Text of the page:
Why do some car makers' websites state power output in PS rather than BHP? What's the difference? It's really confusing when trying to compare cars.
A: Many European and Japanese manufacturers still quote power figures output in PS, which stands for Pferdestrke (horse power in German). It was the German Institute for Standardisations unit for power until an EU directive replaced it with the kW in 1992.
However, manufacturers have found that few motorists have any understanding of kW ratings, so many continue to quote power in PS or BHP also.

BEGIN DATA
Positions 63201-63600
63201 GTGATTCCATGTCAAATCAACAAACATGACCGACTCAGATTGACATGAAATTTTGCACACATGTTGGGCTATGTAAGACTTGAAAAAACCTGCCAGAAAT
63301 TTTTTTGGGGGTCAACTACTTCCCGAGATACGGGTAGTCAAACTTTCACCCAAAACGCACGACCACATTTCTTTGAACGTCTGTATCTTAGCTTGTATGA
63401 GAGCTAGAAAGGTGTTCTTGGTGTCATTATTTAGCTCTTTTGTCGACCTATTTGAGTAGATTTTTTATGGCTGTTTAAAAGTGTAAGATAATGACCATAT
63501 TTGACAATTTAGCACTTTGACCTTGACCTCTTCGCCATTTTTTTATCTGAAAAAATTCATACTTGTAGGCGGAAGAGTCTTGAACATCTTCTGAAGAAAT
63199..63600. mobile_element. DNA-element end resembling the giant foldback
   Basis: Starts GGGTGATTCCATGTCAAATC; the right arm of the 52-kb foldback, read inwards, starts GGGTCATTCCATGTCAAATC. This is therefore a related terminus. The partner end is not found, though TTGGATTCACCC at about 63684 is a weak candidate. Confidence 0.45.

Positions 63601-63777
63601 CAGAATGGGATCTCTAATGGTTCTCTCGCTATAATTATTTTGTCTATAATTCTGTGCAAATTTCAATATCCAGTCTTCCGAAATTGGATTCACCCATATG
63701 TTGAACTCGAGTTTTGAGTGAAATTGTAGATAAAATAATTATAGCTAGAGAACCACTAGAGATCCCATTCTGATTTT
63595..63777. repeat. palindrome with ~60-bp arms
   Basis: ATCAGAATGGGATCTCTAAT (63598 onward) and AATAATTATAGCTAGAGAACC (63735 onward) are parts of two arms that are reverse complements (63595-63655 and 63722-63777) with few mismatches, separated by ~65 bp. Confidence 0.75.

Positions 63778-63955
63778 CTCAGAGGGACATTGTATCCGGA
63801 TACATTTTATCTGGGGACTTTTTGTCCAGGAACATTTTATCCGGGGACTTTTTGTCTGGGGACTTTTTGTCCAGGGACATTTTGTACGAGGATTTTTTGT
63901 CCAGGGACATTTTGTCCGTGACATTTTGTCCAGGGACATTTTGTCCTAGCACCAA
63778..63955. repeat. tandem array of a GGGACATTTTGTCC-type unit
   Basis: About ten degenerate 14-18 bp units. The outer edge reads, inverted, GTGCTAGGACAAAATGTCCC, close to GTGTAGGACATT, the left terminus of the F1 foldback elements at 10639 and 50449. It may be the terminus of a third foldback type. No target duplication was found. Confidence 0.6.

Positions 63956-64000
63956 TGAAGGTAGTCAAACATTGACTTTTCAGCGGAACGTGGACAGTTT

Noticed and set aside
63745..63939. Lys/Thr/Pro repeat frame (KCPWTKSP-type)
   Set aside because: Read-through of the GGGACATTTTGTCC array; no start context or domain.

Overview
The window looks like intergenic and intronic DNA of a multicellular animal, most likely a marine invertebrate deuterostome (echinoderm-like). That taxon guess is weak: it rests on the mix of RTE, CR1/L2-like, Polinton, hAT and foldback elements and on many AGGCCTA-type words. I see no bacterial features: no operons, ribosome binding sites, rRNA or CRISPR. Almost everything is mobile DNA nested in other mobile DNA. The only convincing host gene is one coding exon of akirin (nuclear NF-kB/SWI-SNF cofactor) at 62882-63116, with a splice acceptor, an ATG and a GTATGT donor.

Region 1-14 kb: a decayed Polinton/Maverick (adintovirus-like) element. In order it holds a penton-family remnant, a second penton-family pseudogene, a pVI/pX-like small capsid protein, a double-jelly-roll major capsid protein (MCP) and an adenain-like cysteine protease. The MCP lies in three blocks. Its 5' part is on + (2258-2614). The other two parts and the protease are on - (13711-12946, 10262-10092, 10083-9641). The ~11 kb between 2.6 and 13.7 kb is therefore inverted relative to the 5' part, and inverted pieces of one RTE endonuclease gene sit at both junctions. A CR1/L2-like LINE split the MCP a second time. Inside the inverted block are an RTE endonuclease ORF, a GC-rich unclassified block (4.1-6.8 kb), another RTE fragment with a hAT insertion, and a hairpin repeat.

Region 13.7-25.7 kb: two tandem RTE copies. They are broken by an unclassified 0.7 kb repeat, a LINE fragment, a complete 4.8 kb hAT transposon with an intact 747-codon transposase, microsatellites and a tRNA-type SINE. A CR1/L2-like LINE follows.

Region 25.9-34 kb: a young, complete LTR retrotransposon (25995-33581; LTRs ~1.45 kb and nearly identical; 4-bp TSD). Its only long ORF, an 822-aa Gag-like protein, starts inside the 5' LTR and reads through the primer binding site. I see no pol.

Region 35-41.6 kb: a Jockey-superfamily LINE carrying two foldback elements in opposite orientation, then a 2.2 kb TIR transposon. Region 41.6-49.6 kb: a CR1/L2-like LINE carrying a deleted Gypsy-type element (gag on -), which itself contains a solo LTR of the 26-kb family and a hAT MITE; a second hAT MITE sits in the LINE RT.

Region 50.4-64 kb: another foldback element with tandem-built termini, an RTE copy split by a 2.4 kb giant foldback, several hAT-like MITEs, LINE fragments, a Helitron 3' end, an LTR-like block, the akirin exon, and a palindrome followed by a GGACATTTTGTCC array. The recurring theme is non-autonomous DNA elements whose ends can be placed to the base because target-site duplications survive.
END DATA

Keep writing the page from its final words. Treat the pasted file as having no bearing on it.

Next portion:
PS is a slightly higher figure than the BHP that we quote. As a rule of thumb, you can knock off one PS for every 100PS to reach a rough BHP figure. If you want to be spot on, multiply the PS figure by 0.9864 to reach the BHP total, or BHP by 1.0139 to get back to PS.
We only quote BHP figures to make comparing cars easy. To save yourself some calculations, use our car comparison tool .